Your cerebellum—the area in the back of your brain that monitors movement—predicts the sensation you will feel when you attempt to tickle yourself, countering the response that the tickle would otherwise elicit in other parts of your brain.

“Two brain regions are involved in processing how tickling feels. The somatosensory cortex processes touch and the anterior cingulate cortex processes pleasant information,” Sarah-Jayne Blakemore, a research fellow at the Institute of Cognitive Neuroscience at University College London, explained to Scientific American. “We found that both these regions are less active during self-tickling than they are during tickling performed by someone else, which helps to explains why it doesn’t feel tickly and pleasant when you tickle yourself.”

5 Your Hair Helps the Environment

Dirty hair can be good for the atmosphere: according to environmental engineers at the Missouri University of Science and Technology, hair absorbs the air pollutant ozone. Scalp oils were found to be a major contributor to this, so if you want to do your part to help your local air quality, skip the shampoo! More than anything, this fact truly proves to be one of the more interesting things you didn’t know about your body.

6 Humans “Glow,” You Just Can’t See It

When we talk about someone having a “glow” about them, that’s often literally true. Research has found that the human body does in fact emit visible light, but since it’s about 1,000 times less intense than the levels our eyes are able to spot, it’s not “visible” in practice.

A team of Japanese scientists dug into this further and found that this body glow rises and falls throughout the day, with the least glow coming off of the humans they tested at about 10:00 a.m., and the highest at about 4:00 p.m. (perhaps because they were about to wrap up work for the day).

7 Stomach Acid Dissolves Razor Blades

You probably shouldn’t be swallowing these things, but you might be surprised to learn that your stomach could do some serious damage on razor blades if you did. Researchers out of Meridia Huron Hospital tested the effects of gastric juice on metal objects and found that over 24 hours, the stomach acid reduced razor blades to 63 percent of their original weight (pennies and batteries, however, were barely affected).

8 Sneezes Can Travel Up to 20 Feet

You may think you’re safe when the guy all the way across the subway car sneezes, but you may be in the line of fire without even realizing it. A video study conducted by researchers at MIT found that sneezes travel much farther than previously believed—as far as 20 feet.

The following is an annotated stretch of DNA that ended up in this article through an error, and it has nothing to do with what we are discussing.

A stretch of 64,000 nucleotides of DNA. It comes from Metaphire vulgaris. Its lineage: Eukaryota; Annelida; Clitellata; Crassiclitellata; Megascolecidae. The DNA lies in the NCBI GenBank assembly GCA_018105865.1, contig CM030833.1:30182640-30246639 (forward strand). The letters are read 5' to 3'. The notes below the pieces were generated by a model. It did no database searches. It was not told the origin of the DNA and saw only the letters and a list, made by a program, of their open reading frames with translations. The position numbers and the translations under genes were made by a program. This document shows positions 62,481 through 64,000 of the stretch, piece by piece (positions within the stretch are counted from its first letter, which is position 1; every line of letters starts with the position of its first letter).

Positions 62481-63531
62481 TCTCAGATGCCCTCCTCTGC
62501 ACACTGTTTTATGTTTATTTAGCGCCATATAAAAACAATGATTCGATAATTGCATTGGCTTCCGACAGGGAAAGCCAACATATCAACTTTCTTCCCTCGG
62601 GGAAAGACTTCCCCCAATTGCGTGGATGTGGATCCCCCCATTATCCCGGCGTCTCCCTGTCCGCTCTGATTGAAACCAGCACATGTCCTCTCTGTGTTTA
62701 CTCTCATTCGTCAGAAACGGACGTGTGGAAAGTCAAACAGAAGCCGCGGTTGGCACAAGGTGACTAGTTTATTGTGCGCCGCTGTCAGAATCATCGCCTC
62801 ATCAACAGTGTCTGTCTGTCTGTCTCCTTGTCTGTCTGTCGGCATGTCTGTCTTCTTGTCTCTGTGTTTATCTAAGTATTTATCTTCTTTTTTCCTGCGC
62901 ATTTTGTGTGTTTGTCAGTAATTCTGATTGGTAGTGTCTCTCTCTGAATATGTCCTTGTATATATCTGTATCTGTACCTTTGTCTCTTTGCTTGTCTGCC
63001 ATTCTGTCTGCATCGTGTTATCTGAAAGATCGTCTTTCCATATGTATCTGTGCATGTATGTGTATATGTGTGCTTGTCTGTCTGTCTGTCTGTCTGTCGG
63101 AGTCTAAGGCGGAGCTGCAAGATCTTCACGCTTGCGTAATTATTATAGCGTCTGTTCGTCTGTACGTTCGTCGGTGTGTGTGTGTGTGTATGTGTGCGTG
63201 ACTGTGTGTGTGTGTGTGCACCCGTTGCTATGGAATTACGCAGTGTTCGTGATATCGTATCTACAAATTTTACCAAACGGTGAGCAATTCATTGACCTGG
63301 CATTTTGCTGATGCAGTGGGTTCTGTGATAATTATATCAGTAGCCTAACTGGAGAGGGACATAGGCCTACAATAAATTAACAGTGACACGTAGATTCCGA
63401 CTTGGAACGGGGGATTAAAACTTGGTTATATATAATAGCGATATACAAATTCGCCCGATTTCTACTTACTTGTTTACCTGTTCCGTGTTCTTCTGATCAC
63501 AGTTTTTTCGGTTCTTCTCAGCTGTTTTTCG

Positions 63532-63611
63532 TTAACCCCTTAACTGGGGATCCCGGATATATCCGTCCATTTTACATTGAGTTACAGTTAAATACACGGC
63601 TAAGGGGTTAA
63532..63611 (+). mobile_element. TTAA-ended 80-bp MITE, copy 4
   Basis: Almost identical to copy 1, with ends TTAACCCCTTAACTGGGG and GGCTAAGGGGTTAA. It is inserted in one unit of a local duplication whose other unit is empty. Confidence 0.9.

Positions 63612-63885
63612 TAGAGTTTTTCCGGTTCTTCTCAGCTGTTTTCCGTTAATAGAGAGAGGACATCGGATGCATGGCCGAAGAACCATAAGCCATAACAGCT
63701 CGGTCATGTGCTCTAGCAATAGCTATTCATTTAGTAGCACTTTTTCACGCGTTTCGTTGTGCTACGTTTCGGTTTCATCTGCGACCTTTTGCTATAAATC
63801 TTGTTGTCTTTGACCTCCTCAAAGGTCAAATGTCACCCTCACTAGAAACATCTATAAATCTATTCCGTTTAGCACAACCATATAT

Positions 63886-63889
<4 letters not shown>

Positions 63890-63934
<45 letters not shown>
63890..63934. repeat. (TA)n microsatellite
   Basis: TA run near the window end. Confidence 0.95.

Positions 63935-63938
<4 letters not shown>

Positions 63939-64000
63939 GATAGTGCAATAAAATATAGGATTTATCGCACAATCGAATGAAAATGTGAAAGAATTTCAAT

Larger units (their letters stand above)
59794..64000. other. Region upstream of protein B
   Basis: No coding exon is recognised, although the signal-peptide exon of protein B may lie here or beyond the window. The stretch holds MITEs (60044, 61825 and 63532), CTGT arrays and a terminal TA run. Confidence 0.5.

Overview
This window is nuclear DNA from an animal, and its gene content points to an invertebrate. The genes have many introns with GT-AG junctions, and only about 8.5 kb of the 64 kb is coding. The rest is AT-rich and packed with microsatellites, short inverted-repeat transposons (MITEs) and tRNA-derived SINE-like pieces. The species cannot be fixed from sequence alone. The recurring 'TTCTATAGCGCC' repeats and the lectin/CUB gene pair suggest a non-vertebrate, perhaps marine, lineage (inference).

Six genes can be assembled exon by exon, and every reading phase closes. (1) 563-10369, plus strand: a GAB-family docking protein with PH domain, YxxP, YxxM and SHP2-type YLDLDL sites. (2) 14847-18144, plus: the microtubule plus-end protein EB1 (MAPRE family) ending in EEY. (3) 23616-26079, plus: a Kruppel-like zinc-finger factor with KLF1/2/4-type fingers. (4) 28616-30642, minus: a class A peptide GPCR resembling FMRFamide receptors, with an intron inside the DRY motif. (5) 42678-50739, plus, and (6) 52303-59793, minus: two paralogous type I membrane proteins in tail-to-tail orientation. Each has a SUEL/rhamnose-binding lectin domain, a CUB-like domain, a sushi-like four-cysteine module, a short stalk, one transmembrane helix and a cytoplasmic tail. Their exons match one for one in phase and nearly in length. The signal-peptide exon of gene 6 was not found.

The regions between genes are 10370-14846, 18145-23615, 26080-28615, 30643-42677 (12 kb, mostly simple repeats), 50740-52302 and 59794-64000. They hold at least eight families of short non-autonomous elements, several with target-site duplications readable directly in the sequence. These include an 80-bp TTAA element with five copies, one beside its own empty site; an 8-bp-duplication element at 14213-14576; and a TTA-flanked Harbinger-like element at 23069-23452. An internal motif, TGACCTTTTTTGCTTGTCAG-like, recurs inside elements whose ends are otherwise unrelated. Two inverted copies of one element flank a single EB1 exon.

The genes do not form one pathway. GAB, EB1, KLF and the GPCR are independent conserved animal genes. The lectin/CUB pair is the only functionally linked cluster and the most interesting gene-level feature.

9 Earwax Is Good for You

To be clear: you don’t want to eat earwax! But that annoying stuff you’re using Q-tips to remove serves the important purpose of lubricating, cleaning, and protecting your ears from infection. It’s as much as 50 percent fat, coating the ear and catching dust and debris—keeping your ears healthy, even if it looks gross.

10 You Lose Almost One-Third of Your Bones as You Age

According to Mammal Anatomy: An Illustrated Guide, you’re born with about 300 bones, but as you grow, some of these fuse together as cartilage ossifies, eventually leaving you with 206 bones by the time you stop growing (once you’ve reach young adulthood). As it turns out, there are quite a few things you didn’t know about your body.

11 Hair Knows When You Sleep

One crazy thing that hairs can do: track your sleeping patterns. Researchers out of Yamaguchi University have found that our cell-rich hair follicles contain RNA from “clock genes” that express each person’s sleep-wake cycle. If you get up late or go to bed early, your hair will show it.

12 Human Nails Grow Faster Today Than They Used to

If you feel like you’re having to trim your nails more than you use to, you might not be wrong. A study out of the University of North Carolina comparing the growth of finger- and toenails to two previous studies from 70 and 50 years earlier found that growth had increased by almost a quarter over the decades. For example, the big toe was found to grow by more than 2mm per month, compared to 1.65mm per month in the 1930s. The reason, according to researchers? The proliferation of protein-rich diets.

13 Taste Buds Dull With Age

Wine may taste better as it ages, but as we age, it’s harder for us to appreciate it. Just as hearing and vision tend to deplete as the years go by, your sense of taste does the same. As you get older, your taste buds regenerate more slowly after injury or if you take certain medications. And bad news for the ladies: Women generally experience a decrease in their taste sensitivity beginning in their 50s, while men don’t experience that until their 60s.

14 You Have a One-of-a-Kind Tongue Print

Just as your fingerprint is uniquely yours, so too is your tongue print, according to a study by the Thai Moogambigai Dental College. Biometric scans can be done to compare the individual shape (long or short, wide or narrow) and texture (ridges, wrinkles, and marks), with specific details tracked and mapped by a “tongue image-acquiring device.” Of course, while this thing you didn’t know about your body might be interesting, it probably is not very useful to forensic investigators.

15 Humans Are the Only Animals That Weep